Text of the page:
His04
From the ashes reborn: reconsidering the "Time of Troubles" in Southern Africa in the context of global history

Convenors:
Jan-Bart Gewald (Leiden University)
Peter Pels (Leiden University)
Discussant:
Larissa Schulte Nordholt (Institute for History)
Stream:
History
Location:
David Hume, LG.08
Wednesday 12 June, 8:45-10:30

Short abstract:

Far from the "Time of Troubles"/Mfecane being initiated by a single man or ethnicity, we believe that a far more complex history that places South Africa within the context of historical Global interactions has to be examined and described.

Long abstract:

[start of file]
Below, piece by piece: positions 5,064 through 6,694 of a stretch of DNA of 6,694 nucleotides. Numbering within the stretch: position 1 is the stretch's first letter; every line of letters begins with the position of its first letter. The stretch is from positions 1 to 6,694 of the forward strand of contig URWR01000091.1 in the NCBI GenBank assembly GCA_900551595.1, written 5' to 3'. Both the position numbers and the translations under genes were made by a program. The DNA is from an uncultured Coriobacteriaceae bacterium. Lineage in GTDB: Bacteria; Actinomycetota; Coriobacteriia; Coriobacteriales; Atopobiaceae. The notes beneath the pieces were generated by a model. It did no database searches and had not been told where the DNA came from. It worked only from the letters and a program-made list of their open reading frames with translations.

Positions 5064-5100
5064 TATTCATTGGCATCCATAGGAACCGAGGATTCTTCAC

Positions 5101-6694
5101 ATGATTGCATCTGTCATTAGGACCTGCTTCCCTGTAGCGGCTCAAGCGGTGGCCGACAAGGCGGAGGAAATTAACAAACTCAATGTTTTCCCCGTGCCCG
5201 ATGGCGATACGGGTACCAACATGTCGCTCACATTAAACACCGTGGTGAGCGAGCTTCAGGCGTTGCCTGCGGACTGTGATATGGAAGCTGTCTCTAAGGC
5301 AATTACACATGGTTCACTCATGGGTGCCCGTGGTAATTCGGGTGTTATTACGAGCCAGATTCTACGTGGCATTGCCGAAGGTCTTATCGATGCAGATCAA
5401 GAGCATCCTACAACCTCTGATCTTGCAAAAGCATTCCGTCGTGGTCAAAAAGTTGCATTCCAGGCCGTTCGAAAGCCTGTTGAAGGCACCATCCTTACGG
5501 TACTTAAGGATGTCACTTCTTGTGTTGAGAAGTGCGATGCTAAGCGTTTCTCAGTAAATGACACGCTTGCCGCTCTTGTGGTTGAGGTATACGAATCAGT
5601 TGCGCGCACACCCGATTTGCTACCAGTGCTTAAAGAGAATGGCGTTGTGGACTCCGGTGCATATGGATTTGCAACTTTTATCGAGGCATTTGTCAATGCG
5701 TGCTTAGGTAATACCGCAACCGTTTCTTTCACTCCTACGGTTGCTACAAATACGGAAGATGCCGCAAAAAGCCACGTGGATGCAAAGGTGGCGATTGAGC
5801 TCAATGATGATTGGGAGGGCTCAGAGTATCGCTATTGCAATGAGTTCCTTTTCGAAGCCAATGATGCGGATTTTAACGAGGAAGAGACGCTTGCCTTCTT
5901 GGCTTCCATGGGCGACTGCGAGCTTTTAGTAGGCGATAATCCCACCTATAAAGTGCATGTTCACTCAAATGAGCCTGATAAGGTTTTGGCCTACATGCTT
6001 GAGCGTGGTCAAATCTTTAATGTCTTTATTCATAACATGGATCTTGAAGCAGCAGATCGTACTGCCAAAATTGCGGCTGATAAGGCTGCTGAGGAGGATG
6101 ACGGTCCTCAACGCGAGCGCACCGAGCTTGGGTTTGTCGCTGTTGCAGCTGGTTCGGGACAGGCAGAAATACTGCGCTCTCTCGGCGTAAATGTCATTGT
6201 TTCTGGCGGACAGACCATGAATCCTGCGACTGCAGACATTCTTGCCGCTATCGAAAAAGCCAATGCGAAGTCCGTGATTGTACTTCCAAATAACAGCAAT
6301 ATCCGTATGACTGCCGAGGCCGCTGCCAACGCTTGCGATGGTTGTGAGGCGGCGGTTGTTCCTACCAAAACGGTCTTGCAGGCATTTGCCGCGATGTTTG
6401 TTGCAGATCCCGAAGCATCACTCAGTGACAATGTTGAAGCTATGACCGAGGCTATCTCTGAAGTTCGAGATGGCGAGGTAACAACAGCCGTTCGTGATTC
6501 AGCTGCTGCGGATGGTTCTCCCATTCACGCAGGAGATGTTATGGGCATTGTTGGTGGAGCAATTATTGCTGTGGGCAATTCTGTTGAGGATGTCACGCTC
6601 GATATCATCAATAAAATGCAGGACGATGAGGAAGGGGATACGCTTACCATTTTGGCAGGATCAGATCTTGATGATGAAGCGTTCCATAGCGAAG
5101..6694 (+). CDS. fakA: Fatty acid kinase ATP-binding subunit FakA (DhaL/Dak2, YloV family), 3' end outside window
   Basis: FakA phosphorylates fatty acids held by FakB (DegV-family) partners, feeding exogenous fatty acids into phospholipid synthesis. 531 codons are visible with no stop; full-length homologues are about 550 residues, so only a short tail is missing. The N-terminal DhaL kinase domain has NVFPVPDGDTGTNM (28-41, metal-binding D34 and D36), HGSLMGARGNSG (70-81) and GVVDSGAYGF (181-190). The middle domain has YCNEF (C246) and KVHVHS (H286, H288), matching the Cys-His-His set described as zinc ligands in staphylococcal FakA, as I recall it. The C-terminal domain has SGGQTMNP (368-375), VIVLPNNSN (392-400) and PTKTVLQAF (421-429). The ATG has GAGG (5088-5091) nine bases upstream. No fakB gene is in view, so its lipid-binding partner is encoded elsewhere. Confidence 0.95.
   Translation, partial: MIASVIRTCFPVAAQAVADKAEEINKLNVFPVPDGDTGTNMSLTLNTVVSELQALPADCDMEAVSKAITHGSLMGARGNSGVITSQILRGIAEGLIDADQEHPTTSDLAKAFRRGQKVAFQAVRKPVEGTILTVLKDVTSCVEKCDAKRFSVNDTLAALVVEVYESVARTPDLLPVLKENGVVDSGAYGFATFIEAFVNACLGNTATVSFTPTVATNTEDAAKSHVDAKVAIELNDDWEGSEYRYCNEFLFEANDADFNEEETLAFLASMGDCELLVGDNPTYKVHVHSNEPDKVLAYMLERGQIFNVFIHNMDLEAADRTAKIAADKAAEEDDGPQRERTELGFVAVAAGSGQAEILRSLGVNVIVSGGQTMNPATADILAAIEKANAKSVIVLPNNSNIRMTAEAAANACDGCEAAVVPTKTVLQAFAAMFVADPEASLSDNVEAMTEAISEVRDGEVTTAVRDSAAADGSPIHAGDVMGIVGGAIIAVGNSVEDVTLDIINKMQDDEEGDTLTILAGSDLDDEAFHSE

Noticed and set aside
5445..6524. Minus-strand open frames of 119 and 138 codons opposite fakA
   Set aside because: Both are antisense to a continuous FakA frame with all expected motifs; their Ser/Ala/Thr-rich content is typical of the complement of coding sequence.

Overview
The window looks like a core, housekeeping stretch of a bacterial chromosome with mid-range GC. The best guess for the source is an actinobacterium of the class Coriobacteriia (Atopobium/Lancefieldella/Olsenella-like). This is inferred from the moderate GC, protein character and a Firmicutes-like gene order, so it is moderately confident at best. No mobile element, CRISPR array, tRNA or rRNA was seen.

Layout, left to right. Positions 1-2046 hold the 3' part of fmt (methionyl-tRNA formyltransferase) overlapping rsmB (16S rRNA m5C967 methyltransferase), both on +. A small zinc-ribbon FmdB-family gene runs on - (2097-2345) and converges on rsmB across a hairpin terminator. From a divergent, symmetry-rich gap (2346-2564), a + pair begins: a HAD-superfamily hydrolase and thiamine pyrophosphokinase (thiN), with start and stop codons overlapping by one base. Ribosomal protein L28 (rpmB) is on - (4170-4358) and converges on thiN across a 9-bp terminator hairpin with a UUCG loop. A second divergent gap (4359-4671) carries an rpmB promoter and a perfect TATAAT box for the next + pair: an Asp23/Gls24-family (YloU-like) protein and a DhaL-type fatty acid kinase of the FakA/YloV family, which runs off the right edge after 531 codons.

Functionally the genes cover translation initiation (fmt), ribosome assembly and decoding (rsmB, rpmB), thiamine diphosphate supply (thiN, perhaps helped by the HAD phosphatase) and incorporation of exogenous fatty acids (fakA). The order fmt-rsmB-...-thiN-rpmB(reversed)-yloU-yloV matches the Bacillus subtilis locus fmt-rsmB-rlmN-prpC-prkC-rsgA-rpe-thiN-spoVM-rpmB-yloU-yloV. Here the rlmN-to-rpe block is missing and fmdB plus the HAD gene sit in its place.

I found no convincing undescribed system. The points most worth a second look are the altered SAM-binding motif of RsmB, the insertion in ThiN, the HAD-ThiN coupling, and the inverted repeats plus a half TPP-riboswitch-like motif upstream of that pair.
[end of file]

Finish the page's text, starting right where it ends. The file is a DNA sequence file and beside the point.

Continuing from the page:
In Southern African history the Mfecane "Time of Troubles", has come to be understood as a cataclysmic event that entailed a series of inter-related wars that it was believed originated from a single source, Shaka Zulu (founder of the Zulu Kingdom), and raged throughout Southern Africa all the way to Lake Victoria in Tanzania. Above all, the Mfecane explained and justified contemporary ethnic identity and land distribution. However recent work on societal collapse indicates that societies do not collapse due to single causes, history is far more complex and messy. This insight, coupled with a greater appreciation for Global interactions, allows us to reconsider the Mfecane in the context of: - Population growth brought about by the introduction of New World Crops. - Climate change and resulting crop failures brought about by the volcanoes Laki in Iceland (1784) and Tambora in Indonesia (1815). - Mass-migration brought about by famine. - The transition of the Cape in the context of the Global Napoleonic wars. - Rapidly industrializing Great Britain, in which massive population growth, mass-migration and professional standing armies were the norm. - Mass-migration of Boer settlers from the Cape in the Groot Trek of 1836. In keeping with the call for panels, which emphasises that "a multiplicity of connections exist within, between, and beyond Africa" we assert that the "Time of Troubles"/Mfecane is more complex in origin and consequences than the activities of a single man, Shaka Zulu, or a single ethnicity, and can be better understood in the context of global interactions.